Mimicking enemy boss movement of Wonderboy in Monster Land

Mimicking enemy boss movement of Wonderboy in Monster Land

I want to imitate the movement of the "Death" boss enemy in Wonderboy in Monster Land.
At first, I thought it just moves with a sine wave, but it's not. The up and down movement is erratic.
I thought it changes its facing direction at the player's x position, but as you see in the video, it did not change direction when player jumped.
And if the player sits under the boss, the boss just moves up and down and changes direction irregularly.
So far I've tried to imitate its movement with this:
transform.position = pos + transform.up * Mathf.Sin(Time.time * frequency) * amplitude;

I used sine, but it's quite different from movement of the boss. How can I change the behaviour in my game to be more like this boss's movement?

Solutions/Answers:

Answer 1:

I never played that game myself.

It looks like it has a state machine.
If the horizontal offset between player and boss is high enough, it moves in a horizontal + sinus movement.
If it is near the player, it moves up to evade the player, abandoning the sinus.
After it avoided the player, it keeps doing a slightly larger sinus above the player, and sometimes collides with the player.

I think the erratic moves are the state switches, going from horizontal + sin, to evade, to stationary + sin to horizontal + sin.
I don’t see an attack pattern, it’s more of an follow and don’t touch movement.
I believe the difficulty from this boss stems from the fact that the player is mele, and still needs to do damage without accidentally hitting the ghost.

Thus to replicate the movement, you would need to replicate these four states and their respective movement pattern.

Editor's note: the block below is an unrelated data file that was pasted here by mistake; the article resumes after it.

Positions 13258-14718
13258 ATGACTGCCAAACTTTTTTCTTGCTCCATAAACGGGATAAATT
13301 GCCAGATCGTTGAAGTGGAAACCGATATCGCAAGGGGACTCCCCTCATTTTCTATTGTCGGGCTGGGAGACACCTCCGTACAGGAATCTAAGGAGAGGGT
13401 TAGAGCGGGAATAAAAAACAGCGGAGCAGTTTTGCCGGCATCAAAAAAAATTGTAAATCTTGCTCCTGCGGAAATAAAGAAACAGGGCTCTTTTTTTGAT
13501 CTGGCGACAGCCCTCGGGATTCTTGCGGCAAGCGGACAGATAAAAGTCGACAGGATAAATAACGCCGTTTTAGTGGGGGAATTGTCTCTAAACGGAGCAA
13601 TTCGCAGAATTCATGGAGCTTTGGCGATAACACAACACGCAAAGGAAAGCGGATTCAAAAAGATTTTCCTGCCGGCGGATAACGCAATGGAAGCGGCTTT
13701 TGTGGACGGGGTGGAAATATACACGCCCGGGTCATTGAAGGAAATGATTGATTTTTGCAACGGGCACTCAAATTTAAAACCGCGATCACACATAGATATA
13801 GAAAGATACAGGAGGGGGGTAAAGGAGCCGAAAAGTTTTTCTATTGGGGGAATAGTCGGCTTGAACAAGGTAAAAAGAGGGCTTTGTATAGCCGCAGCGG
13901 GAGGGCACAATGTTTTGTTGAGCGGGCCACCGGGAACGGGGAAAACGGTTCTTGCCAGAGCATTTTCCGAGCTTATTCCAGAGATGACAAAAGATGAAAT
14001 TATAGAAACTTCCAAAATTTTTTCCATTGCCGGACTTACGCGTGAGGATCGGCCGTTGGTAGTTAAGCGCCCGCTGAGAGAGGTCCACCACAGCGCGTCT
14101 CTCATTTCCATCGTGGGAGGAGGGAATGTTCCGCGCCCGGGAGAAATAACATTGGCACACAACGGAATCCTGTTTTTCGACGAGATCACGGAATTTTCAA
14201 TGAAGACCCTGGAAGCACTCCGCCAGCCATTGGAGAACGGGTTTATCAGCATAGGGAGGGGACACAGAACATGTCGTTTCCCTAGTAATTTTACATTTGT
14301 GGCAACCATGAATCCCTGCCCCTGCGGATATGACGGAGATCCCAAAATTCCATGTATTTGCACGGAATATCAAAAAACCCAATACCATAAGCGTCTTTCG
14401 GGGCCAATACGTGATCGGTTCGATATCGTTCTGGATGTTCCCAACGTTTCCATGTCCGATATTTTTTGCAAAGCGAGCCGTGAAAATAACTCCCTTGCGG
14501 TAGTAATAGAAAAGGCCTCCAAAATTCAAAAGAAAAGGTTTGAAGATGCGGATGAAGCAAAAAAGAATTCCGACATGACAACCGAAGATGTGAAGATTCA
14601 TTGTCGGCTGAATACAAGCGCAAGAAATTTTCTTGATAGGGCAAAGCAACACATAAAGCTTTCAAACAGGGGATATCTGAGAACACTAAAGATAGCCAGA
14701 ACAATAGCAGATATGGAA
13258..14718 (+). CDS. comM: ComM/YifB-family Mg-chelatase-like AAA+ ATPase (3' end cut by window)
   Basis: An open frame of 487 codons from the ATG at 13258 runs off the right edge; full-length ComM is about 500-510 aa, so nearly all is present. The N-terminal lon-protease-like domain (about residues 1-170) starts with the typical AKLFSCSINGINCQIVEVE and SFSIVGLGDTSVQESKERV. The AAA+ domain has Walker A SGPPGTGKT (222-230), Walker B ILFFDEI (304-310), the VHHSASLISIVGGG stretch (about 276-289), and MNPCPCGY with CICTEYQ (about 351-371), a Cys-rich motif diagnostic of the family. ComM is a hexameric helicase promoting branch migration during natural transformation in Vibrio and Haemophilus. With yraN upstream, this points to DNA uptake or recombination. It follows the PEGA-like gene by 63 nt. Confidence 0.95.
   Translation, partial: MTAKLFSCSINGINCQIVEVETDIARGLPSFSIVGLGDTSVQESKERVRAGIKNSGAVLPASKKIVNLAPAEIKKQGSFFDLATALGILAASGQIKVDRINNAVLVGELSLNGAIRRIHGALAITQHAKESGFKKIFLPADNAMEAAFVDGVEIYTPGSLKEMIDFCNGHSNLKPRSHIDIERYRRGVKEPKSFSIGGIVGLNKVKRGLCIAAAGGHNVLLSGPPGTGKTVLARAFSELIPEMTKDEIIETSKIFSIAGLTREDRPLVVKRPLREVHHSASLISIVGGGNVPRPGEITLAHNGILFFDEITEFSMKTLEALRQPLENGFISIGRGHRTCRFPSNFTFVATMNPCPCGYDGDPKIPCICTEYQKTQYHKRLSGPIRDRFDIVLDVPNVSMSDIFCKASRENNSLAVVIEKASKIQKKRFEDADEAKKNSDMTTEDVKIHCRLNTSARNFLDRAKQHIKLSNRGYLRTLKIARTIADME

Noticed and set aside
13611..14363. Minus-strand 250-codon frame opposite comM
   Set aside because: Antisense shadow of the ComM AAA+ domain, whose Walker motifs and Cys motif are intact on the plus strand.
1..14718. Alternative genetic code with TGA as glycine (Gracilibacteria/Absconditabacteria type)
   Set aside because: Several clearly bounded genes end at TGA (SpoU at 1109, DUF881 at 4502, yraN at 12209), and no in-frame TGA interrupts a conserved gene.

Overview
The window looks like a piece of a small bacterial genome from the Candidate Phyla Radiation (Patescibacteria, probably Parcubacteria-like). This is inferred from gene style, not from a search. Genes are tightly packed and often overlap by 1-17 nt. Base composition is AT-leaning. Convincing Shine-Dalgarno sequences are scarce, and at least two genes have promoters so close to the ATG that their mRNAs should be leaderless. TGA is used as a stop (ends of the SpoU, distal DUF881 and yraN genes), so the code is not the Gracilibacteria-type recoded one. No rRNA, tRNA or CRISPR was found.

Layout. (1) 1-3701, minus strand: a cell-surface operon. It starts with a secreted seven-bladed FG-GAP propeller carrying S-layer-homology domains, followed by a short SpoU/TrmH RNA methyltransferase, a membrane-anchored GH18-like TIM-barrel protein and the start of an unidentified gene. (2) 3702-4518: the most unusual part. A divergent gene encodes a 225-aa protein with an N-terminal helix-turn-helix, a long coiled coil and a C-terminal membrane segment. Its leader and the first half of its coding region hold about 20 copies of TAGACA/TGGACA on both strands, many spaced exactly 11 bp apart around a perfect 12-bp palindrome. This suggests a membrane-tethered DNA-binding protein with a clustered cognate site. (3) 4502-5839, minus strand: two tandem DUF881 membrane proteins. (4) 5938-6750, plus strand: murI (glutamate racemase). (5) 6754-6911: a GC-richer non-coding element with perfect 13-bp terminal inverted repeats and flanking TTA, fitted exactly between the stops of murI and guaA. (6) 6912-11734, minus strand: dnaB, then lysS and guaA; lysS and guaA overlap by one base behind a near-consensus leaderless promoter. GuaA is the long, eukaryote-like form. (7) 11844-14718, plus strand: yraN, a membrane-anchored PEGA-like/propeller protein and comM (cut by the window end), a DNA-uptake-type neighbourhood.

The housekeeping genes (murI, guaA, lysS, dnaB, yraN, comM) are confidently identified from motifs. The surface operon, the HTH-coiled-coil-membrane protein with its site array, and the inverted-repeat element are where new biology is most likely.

Answer 2:

One tool I find very useful for creating movement patterns is the timeline asset. The advantage of using timelines for this is that you can describe the movement patterns using curves in a visual editor instead of describing them as mathematical functions or algorithms. This is usually far more intuitive and designer-friendly.

You can even do it in the Unity editor. When you want the boss to be in the upper left corner at second 2 and in the center of the screen at second 3, then you:

  1. enable recording for that object in the timeline editor
  2. move the timeline to second 2
  3. move the object to the first position using the usual editor controls,
  4. move the timeline to second 3,
  5. move the object to the second position.

The timeline editor will now have generated curves for the x and y coordinate which smoothly interpolate between these positions. You can then tweak these movement curves by adding additional points in between or moving points around.

For example, my entry “Slacking At Work Simulator” for the Useless Simulation Game Jam two weeks ago on itch.io makes a lot of use of timelines. The most visible example is the movement of the antagonist. His x position, y position and rotation is controlled completely by one 5 minute long timeline.

However, timelines have one crucial disadvantage: They can not react to what happens in the game.

Going back to the boss monster from the youtube video in the question: It appears to me as if the y-position of the opponent follows a fixed pattern while the x-position reacts to the player position. So you could combine a timeline which controls transform.y with a script which controls transform.x by always moving towards the current position of the player.

References